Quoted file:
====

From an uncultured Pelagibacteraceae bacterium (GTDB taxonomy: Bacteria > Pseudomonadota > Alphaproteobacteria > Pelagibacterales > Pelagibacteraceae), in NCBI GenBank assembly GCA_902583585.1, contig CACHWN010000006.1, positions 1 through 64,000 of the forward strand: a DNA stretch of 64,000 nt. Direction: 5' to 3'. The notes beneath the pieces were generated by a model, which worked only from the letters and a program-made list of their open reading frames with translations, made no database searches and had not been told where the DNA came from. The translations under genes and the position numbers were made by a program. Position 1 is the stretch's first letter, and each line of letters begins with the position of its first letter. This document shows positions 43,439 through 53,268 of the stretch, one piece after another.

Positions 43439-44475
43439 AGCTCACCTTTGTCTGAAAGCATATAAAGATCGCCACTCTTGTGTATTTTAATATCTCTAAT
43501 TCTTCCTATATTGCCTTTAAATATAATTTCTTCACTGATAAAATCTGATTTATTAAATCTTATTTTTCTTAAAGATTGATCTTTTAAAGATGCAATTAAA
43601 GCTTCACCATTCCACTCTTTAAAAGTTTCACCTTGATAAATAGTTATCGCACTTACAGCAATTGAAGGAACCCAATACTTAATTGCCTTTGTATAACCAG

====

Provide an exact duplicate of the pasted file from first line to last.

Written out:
From an uncultured Pelagibacteraceae bacterium (GTDB taxonomy: Bacteria > Pseudomonadota > Alphaproteobacteria > Pelagibacterales > Pelagibacteraceae), in NCBI GenBank assembly GCA_902583585.1, contig CACHWN010000006.1, positions 1 through 64,000 of the forward strand: a DNA stretch of 64,000 nt. Direction: 5' to 3'. The notes beneath the pieces were generated by a model, which worked only from the letters and a program-made list of their open reading frames with translations, made no database searches and had not been told where the DNA came from. The translations under genes and the position numbers were made by a program. Position 1 is the stretch's first letter, and each line of letters begins with the position of its first letter. This document shows positions 43,439 through 53,268 of the stretch, one piece after another.

Positions 43439-44475
43439 AGCTCACCTTTGTCTGAAAGCATATAAAGATCGCCACTCTTGTGTATTTTAATATCTCTAAT
43501 TCTTCCTATATTGCCTTTAAATATAATTTCTTCACTGATAAAATCTGATTTATTAAATCTTATTTTTCTTAAAGATTGATCTTTTAAAGATGCAATTAAA
43601 GCTTCACCATTCCACTCTTTAAAAGTTTCACCTTGATAAATAGTTATCGCACTTACAGCAATTGAAGGAACCCAATACTTAATTGCCTTTGTATAACCAG